JOHANNESBURG - Eskom says Stage 6 load-shedding was caused by a number of issues, including a faulty electrical cable supplying coal to the Medupi power station.
Eskom COO Jan Oberholzer says investigations are underway to establish what caused this.
"We picked up a problem at Medupi where we lost supply - two cables ... taking the coal into the bunker and then into the power station. That took us some time to resolve and figure out why this happened."
Oberholzer says the incessant rain makes coal handling extremely difficult.
"Kriel mine has been flooded completely – so we’ve received no coal – not a kilogram of coal on the conveyers. We had to shut down two units in the power station and reduce others because of a lack of coal."
Oberholzer says there were also unplanned breakdowns at a number of units.
"We have a number of units – in excess of 12 units – that have had unplanned breakdowns. Half of them have been to boiler tube leaks – it takes some time to fix this."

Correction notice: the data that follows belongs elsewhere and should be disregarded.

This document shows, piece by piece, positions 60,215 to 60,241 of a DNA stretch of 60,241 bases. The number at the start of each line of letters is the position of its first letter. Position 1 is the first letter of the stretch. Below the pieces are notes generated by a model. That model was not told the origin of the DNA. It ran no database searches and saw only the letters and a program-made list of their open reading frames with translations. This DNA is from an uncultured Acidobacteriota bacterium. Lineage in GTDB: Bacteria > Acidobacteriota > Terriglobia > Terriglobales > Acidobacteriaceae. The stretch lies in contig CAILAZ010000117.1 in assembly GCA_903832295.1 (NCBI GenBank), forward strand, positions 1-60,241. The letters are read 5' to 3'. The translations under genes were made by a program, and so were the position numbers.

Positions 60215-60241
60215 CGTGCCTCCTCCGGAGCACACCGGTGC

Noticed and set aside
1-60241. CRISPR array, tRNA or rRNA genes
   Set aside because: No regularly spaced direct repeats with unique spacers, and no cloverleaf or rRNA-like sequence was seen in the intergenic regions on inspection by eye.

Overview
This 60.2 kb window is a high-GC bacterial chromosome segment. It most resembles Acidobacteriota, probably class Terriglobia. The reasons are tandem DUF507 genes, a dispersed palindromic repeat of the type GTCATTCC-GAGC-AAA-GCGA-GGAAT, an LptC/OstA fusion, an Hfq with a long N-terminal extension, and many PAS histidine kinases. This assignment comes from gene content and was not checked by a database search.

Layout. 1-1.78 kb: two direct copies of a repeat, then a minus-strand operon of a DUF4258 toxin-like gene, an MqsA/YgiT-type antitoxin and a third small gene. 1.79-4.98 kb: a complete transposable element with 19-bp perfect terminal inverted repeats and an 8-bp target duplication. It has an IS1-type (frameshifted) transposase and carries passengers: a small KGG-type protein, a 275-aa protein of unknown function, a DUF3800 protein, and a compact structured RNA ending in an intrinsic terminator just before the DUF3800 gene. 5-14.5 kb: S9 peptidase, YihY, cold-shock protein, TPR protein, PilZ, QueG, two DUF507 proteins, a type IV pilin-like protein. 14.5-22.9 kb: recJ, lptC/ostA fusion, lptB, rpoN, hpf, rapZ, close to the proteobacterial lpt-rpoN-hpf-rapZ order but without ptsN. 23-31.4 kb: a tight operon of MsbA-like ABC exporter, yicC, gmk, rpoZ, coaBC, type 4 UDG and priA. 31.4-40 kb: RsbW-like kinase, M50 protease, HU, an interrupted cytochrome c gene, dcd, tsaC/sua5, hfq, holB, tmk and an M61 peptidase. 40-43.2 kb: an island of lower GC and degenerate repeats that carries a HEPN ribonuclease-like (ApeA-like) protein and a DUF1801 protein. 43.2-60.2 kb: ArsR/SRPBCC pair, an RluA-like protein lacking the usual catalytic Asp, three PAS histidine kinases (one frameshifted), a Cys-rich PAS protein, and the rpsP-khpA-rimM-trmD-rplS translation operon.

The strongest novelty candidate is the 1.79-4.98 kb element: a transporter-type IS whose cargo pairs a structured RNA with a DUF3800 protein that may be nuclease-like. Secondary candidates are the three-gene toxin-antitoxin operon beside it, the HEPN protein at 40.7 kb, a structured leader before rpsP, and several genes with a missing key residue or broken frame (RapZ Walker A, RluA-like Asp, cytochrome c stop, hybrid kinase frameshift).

UPDATE: Load-shedding moves to stage 6
Oberholzer says the existing coal-fired power plant is unreliable and unpredictable due to a lack of maintenance over the last decade. Eskom's average coal-fired plant is close to 40 years old.
"If you look at a body, it needs to be looked after. When you get older you need to look more often at this body and when you find something, you've got to do something about it. This is something we have not done."
Despite the move to stage 6 load-shedding Oberholzer says the situation is under control.
Public Enterprises Minister Pravin Gordhan says some tough questions have to be asked.
“We have to ask a lot of questions, about how do we get, what I call partials that are off-grid at the moment or offline. How do we improve the level of maintenance? How do we get better quality of repair work done on some of the boiler tube leaks and other technical problems that we have? And ho do we recover from the flooded power stations as well.”
“Our goal is to get to normality,” added Gordhan.